"as a cost centre the back office is constantly being squeezed meaning deadlines become tighter and tighter until there is no time for thorough investigation of books": ditto yet again.

Stuff doesn't - or, at least, needn't - just happen. The CEO is in charge: the sins of commission and omission are his.

Anonymous said...

OTC or not OTC doesn't matter - some cash has to be settled and that's not done by hand. Arguably, small amounts of cash can escape - it's not worth to spend half a day arguing over $50 - although even that gets caught by a proper system if the cumulative discrepancy over a period of time is too large.

@anonymous at 8:45
BS. Traders have their risk limits, and no risk manager is going to kill "short/buy x shares of y" if it's within the risk limits.

Risk managers (market and/or credit) can kill one offs (which implies very bespoke or very large), and so they should - but they can do it now.

BlackRaven said...

The reason I think stuff being OTC matters is because you can have odd settlements, because the margining is different, and because the confirmation is, otc. All of which is a lot easier to circumvent when its not listed.

Anonymous said...

The Front/Middle office argument is pretty weak.

1) Don't hire the weak minded or morally challenged

2) Have Robust risk controls

Brandnet said...

The "front office" learns very quickly the limits and/or holes in a trading platform. Ways around any barrier limiting their trades, often with management conciously ignoring front office manipulation, is common. The front-back office model is a flawed model to start with as NEW regulatory, client, status, and product changes are more often pushed from the front to the back, not the contrary.

B. A. said...

front office people are paid several times more than back office. front office is a "profit centre" and it is easier to justify the high pay. back office is a cost centre, under constant pressure to "reduce costs". inevitably skill migrates towards front office, and back office ends up with people who have no better career choice. often in departments like product control, risk management or audit you will have people that have very little clue about what is going on. I have been through more than 10 audits over the years and can't remember having met an auditor who has a f-ing clue about derivatives.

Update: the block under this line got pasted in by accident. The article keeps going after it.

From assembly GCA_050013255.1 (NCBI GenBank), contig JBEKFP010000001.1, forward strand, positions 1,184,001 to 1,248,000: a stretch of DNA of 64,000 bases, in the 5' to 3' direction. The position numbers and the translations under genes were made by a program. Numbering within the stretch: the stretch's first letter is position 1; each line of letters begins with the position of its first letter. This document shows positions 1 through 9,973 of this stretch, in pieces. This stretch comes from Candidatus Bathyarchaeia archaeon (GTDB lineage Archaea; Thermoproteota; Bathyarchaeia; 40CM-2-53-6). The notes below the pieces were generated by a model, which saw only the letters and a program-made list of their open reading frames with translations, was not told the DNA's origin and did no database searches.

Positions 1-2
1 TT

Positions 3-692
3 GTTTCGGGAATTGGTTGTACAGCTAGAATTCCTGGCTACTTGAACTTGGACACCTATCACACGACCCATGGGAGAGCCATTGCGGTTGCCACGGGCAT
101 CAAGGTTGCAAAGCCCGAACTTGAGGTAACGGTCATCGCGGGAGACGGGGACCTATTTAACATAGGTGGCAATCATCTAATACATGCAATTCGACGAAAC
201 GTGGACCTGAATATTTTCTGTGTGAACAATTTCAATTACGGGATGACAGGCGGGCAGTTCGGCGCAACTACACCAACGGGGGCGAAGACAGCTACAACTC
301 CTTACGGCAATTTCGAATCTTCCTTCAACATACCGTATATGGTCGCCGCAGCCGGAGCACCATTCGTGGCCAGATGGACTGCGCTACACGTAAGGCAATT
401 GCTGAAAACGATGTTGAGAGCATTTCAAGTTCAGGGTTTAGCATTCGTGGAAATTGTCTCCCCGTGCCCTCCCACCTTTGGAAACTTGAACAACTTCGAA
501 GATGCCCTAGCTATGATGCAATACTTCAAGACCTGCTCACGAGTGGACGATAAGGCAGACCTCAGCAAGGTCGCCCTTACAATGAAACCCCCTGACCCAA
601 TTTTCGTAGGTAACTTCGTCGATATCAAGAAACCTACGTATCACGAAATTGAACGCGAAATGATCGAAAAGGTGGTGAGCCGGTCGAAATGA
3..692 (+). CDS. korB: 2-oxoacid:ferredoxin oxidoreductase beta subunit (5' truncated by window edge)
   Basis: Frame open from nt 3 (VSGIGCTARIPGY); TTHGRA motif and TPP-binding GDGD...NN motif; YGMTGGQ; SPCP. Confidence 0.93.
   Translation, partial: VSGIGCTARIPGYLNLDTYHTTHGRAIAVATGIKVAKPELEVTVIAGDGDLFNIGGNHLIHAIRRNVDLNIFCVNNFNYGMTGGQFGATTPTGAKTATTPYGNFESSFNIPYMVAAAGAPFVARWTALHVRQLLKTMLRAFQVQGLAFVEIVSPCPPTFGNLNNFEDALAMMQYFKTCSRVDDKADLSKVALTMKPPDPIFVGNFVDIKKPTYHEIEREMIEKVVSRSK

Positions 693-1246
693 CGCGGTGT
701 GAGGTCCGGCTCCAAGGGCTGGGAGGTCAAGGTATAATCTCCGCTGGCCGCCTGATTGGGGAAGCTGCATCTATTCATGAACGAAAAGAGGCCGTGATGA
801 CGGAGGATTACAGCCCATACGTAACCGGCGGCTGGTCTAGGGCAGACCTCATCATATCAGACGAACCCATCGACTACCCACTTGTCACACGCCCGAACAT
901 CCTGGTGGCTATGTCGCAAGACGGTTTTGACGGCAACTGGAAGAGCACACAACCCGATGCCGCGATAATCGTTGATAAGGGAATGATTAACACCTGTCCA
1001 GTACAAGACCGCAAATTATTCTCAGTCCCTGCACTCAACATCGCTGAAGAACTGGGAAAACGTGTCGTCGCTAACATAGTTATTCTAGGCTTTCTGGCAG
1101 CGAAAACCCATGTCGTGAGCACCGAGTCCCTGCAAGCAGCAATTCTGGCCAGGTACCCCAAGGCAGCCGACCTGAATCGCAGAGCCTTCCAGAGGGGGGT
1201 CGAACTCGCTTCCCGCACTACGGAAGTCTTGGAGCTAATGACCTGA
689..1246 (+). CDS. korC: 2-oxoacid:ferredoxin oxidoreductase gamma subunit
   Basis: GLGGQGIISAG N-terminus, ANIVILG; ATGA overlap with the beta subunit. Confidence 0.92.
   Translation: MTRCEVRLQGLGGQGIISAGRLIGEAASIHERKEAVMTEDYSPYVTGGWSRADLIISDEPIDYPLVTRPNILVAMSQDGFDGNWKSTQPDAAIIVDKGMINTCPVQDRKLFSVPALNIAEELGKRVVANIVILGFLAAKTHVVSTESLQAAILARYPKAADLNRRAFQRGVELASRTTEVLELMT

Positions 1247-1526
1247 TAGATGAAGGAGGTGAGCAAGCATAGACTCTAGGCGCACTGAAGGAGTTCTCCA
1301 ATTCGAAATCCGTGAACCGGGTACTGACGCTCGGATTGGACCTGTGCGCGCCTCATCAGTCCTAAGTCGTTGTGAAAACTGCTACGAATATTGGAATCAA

rather than stop back office guys from becoming traders, banks should hire ex traders to run the show in the control functions. that means paying up.

Anton de Stoc said...

Anonymous 8.45 is a good example of the problem Anonymous 5.21 is talking about.

Hiring high achieving, money-oriented psychopaths just doesnt go together with good risk control.

Make it so if they win, they get a bonus and if they lose, someone else takes the loss, then don't be surprised if they take risks and the firm blows up occasionally.

Make it so they cant make risky trades, or otherwise use risk control to get between them and the bonus they are entitled to by virtue of being them, and expect copious whining and, if they can get away with it, bullying of those charged with enforcing the risk controls.

Alex said...

Maybe what you need is to pay more middle, back office, risk & finance staff and invest in systems at the expense of traders, sales and structurers.
This will ensure the experienced guys remain in the control functions spotting the rogue traders.
This industry pay structure is too biased to risk-taking

Anonymous said...

This is what happens when you regard the back office as merely a cost centre. Every decent front-office person knows that, like good developers, good back-office people are worth their weight in gold.


Alexandra said...

It's only natural that people attribute the credits to themselves when things are doing well, but blame the systematic inevitability when things are doing bad.

The bottom line is, we don't even need to hear any explanations, who ever on the position shall "pay for" the misconduct or "bad luck." That should be part of the nature of the job and should be clear to all.

Anonymous said...